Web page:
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New Cross Industry Commitment Agreed to Tackle Silica Dust

Industry leaders, academics and safety and health experts committed to a 12-month plan of action to tackle one of the enduring threats to people’s health at work.

Representatives from the construction, rail and mineral products sectors will join trade and health bodies, researchers and regulators in 2017 in raising awareness of, and taking preventative action against, harmful exposures to respirable crystalline silica (RCS).

RCS, or silica dust, is commonplace in industries that work with rocks, sand and clay, and products such as bricks and concrete, but significant exposure can cause silicosis and lung cancer.

Simple controls can prevent deadly exposure but studies have found that tens of thousands of people are still dying each year worldwide from occupational cancer caused by RCS.

Concerns over the threat and a lack of awareness brought together representatives from industry, academia and the safety and health profession for discussions in London early last year.

The aims of the group are:

  • To work together to reduce exposure to RCS through effective monitoring and management of dust.
  • To increase awareness and understanding of the potential health risks associated with exposure to RCS in order to change attitudes and behaviours.
  • To share good practice on the management of RCS across industry sectors.

The agreement details a range of planned activities, including promotional work, sharing of good practice and educational activities. It has been struck after a roundtable discussion held early last year at The Shard, in London, hosted by IOSH as part of No Time to Lose, its campaign to raise awareness of, and provide resources to prevent occupational cancers.

Small builders are NOT claiming CITB levy
A damning independent survey claims the CITB has “little or no impact on its primary mission of encouraging the provision of training” among smaller construction companies.

Research conducted by YouGov on behalf of Hudson Contract showed only 9% of SMEs said they receive CITB funding for training employees. And of that 9%, only half receive the full cost of training.

Hudson said SMEs pay twice as much levy as larger firms yet have less power to influence the CITB.

The survey also found that 60% of levy payers provide training without CITB grant funding.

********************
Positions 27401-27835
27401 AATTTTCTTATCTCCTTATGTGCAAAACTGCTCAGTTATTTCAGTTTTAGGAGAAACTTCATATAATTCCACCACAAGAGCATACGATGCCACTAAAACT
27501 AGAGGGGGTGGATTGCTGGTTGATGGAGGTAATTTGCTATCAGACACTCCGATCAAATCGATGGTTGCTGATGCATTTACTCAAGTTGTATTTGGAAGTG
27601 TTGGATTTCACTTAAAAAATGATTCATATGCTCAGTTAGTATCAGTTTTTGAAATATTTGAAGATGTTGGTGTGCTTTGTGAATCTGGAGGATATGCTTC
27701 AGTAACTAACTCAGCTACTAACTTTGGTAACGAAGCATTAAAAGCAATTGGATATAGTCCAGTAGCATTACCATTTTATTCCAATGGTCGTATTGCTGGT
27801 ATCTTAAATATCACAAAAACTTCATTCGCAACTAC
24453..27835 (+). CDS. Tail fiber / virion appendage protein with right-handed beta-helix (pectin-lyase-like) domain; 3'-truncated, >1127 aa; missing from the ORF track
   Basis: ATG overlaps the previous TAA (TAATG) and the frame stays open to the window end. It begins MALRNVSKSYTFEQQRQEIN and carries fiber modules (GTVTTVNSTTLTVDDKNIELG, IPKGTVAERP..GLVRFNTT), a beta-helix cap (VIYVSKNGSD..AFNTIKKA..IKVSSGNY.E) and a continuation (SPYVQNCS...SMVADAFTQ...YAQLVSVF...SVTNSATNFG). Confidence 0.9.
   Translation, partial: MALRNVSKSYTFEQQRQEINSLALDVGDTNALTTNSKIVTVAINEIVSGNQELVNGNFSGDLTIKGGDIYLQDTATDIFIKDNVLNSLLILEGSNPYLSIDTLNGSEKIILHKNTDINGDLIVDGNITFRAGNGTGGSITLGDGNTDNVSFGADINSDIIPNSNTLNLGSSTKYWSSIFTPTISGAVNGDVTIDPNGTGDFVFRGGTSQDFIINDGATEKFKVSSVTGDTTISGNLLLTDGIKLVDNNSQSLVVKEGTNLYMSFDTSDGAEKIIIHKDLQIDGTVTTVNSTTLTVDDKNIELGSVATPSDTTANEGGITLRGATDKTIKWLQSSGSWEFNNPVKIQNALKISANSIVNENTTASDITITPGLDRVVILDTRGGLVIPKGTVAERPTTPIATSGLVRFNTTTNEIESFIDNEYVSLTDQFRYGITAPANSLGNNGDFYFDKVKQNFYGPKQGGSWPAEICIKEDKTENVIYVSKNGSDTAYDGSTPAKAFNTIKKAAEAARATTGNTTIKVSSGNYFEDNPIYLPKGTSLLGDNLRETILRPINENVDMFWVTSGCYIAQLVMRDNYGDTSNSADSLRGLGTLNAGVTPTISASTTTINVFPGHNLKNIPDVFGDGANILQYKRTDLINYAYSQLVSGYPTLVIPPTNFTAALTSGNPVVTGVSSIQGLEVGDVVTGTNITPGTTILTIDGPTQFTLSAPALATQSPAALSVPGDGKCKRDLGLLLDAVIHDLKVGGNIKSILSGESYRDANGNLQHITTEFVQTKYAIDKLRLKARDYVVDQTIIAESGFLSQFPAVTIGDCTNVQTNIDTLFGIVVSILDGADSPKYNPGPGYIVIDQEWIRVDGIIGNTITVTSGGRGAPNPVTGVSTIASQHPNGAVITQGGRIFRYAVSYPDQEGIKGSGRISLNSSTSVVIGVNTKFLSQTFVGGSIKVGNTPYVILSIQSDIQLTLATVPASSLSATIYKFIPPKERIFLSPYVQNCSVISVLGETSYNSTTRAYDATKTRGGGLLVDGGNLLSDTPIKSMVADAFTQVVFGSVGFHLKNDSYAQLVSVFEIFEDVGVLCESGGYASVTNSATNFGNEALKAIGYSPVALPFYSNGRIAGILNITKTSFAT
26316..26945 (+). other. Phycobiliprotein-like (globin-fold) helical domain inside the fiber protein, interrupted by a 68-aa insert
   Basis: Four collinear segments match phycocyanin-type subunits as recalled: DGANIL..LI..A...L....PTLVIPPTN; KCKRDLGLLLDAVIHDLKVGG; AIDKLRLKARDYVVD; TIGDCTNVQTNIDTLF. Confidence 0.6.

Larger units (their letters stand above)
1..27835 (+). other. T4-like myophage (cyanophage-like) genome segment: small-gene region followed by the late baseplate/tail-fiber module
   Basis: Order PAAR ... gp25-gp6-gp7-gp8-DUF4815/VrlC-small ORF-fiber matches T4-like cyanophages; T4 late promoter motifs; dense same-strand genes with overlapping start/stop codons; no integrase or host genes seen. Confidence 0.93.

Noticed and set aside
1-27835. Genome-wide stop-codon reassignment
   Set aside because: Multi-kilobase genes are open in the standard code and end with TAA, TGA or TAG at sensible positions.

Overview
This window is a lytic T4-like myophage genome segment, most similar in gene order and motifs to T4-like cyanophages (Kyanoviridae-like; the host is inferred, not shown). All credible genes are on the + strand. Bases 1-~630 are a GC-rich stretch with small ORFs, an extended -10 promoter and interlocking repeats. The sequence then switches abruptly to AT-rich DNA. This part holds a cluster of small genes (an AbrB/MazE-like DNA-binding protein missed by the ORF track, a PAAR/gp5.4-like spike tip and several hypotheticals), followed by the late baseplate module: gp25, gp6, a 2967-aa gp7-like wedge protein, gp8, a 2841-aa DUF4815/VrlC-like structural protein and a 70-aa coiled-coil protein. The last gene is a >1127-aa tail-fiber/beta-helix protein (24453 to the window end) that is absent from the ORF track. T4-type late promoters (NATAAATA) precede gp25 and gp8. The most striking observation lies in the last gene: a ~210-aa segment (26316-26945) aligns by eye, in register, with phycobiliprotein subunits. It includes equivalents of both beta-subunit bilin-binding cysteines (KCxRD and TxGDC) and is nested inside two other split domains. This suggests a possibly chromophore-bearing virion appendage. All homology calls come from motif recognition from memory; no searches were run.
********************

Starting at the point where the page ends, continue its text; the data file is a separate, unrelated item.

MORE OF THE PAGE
Ian Anfield, Managing Director of Hudson Contract said: “Despite spending millions on websites, roadshows and PR, the CITB’s influence on training provision is negligible.

“In reality, the CITB is a hapless bystander while SMEs get on with the day job.

“More and more stakeholders are questioning whether there is a need for a levy and grant system at all. This needs an answer.”

Further results from the research show that:

More than half of the firms interviewed have either no knowledge or no opinion of the CITB levy’s effectiveness in ensuring training and skills development.

71% say the possibility of a CITB grant to cover training does not influence decisions to send workers on a training course; and a mere 2% say a CITB grant is the main reason for training.

38% of firms would continue training even without the possibility of a levy grant.

Anfield said analysis of the CITB’s own accounts show that large businesses receive a 92% return on their levy payment, whereas small and micro sized businesses receive 61% and 52% respectively.

Of those who say that they find it difficult to claim back grants, 55% say that the reason for this is that they do not have an administrator to support them, while 50% say the process is too complicated.

Anfield added: “Training is absolutely vital if the construction industry is to thrive and deliver our country’s much needed infrastructure and house building programmes.

“As the backbone of the industry, SMEs play a crucial role in this.

“Yet not only is the CITB offering scant support to SMEs, it is actually putting obstacles in their way by collecting a levy and passing most of it on to major contractors.

“Those with the narrowest shoulders bear the toughest burden. That is bad for business and bad for the industry.”

YouGov independently questioned more than 500 construction companies during the research.

Deregulation survey is ongoing - click here

The HSE have recently published their annual statistics for fatalities in the construction industry for 2015/16 - click here.

The HSE faces 12% grant cut.  The HSE's government funding is due to be cut by more than 12% over the next three years, according to the regulator's business plan - click here.

The CITB is looking for ways to hand back cash to contractors who will be hit with double levy payments next year - click here.